ERIC Number: ED482458
Record Type: RIE
Publication Date: 2003-Nov
Effectiveness of a Graduate Measurement Course.
Broadston, Pamela M.; Kennedy, Robert L.
To determine the effectiveness of a graduate educational assessment course in measurement processes, this study compared test scores from the beginning and from the end of the course. The three sections that were the focus of the study were offered in 2002 and 2003 by the same instructor. The course was offered as a traditional face-to-face class using PowerPoint presentations during all of the lectures. All sections incorporated several quizzes, hands-on activities, and a 50-question multiple choice final examination. There were 44 participants for whom there was complete information, 35 females and 9 males. The assumptions for the dependent t-test and the Wilcoxon test could not be met, so a quantile (sign) test was run to compare the pretest and posttest scores. The assumption that the measurement scale be at least ordinal was met since the data comprised frequency counts, but random selection was not possible since students are not randomly assigned to classes. However, the students did not exhibit any obviously exclusive characteristics. The test indicated that the null hypothesis of no statistically significant difference between the pretest and posttest scores could be rejected at the p=0/.00024 level (13 higher and 0 lower). It is concluded, then, that there were differences relative to the pretest and posttest scores, suggesting that the class was effective for learning the measurement topics introduced. The syllabus is attached. (Contains 2 figures, 2 tables, and 32 references.) (SLD)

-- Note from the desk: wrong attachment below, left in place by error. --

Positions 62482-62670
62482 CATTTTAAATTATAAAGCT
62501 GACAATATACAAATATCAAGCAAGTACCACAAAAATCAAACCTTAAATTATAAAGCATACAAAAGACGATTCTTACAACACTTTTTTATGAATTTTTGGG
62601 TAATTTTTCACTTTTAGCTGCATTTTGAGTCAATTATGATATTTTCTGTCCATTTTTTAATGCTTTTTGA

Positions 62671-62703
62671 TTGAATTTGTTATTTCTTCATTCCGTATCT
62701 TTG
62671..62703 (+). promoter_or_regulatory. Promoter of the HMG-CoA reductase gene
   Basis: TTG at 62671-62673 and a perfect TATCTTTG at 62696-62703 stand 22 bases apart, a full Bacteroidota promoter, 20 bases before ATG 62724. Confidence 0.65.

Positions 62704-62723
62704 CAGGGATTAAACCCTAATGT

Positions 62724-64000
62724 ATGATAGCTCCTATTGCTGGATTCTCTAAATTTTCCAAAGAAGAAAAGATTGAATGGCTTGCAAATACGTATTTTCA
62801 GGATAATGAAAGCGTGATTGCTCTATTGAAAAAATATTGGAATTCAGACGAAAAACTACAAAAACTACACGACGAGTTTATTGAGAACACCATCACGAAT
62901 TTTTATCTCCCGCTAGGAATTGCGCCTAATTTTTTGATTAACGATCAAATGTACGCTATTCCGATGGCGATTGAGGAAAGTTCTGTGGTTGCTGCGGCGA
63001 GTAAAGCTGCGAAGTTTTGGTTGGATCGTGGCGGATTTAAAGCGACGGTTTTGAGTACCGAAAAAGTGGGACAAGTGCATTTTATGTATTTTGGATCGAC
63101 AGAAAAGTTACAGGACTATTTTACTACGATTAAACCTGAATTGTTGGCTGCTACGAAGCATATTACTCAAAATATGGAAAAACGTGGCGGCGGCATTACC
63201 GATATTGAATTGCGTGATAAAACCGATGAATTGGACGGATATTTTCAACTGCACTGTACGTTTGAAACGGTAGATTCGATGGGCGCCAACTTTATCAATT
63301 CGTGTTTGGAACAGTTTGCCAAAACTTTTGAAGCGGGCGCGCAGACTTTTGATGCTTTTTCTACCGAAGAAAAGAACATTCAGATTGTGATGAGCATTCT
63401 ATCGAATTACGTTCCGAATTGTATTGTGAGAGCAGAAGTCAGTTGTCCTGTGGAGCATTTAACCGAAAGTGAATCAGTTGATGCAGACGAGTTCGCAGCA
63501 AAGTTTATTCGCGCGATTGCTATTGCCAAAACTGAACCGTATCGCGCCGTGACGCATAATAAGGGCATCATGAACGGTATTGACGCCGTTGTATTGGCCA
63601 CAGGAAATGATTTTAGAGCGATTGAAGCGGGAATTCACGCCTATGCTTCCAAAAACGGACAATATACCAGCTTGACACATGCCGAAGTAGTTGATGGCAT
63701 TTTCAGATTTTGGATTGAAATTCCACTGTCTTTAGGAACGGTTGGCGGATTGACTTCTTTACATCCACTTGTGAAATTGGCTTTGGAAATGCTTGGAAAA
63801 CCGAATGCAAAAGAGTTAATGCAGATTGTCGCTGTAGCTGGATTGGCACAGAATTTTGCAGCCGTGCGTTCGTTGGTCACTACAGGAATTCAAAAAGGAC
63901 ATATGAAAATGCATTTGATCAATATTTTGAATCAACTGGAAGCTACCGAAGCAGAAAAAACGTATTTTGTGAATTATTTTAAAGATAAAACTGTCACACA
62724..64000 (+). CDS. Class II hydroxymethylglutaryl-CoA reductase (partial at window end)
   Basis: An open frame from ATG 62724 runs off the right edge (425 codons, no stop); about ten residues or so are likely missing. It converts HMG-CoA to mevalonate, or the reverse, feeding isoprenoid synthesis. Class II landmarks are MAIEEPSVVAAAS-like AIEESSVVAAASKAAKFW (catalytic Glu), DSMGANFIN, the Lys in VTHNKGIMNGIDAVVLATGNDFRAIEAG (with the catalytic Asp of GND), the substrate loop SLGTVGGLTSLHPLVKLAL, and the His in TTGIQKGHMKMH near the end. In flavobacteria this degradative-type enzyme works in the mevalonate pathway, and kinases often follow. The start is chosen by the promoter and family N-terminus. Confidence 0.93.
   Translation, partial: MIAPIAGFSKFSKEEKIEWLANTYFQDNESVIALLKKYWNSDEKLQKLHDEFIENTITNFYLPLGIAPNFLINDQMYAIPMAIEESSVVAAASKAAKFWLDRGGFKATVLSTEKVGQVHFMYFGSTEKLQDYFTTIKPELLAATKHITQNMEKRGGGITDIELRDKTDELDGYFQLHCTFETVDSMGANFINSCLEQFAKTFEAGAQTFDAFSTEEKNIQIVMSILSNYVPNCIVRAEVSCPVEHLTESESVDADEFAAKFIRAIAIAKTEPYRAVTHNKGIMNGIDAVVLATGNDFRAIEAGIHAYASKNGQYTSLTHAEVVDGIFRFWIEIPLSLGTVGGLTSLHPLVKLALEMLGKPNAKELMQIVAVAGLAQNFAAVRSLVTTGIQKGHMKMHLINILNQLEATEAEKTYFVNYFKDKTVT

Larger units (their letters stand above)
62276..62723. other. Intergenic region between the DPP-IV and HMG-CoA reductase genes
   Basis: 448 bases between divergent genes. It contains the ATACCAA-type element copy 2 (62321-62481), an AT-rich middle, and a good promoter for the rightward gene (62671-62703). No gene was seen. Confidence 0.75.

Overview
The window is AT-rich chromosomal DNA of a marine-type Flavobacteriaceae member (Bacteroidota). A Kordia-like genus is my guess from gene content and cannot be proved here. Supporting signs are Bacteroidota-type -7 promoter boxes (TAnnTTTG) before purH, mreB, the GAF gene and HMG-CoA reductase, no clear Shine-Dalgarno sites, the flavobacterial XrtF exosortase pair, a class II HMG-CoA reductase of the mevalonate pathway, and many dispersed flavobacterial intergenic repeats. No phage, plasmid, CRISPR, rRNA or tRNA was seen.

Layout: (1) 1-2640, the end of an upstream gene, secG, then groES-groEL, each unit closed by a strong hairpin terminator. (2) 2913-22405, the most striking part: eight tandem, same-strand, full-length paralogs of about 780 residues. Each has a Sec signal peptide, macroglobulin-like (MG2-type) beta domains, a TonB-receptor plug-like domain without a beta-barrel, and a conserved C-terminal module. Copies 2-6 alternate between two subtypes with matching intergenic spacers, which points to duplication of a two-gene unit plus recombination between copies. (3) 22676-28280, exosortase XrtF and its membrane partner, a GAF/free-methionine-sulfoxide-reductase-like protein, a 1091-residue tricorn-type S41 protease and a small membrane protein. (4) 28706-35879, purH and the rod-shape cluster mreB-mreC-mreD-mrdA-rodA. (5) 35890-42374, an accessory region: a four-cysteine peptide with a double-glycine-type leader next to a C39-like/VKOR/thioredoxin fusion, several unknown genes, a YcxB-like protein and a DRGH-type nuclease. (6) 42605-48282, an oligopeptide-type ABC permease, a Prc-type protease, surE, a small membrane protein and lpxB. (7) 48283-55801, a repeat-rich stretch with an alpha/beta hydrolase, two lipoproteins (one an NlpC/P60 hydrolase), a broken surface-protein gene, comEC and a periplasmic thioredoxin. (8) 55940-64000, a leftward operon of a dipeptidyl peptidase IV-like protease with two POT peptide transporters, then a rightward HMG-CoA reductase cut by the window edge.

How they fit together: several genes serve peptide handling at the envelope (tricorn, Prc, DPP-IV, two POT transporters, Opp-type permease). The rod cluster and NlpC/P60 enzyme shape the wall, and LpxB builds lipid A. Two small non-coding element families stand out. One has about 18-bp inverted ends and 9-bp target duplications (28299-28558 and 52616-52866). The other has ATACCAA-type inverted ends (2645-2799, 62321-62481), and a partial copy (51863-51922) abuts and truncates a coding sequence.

Publication Type: Reports - Research; Speeches/Meeting Papers
Education Level: N/A
Authoring Institution: N/A
Note: Paper presented at the Annual Meeting of the Mid-South Educational Research Association (Biloxi. MS, November 5-7, 2003).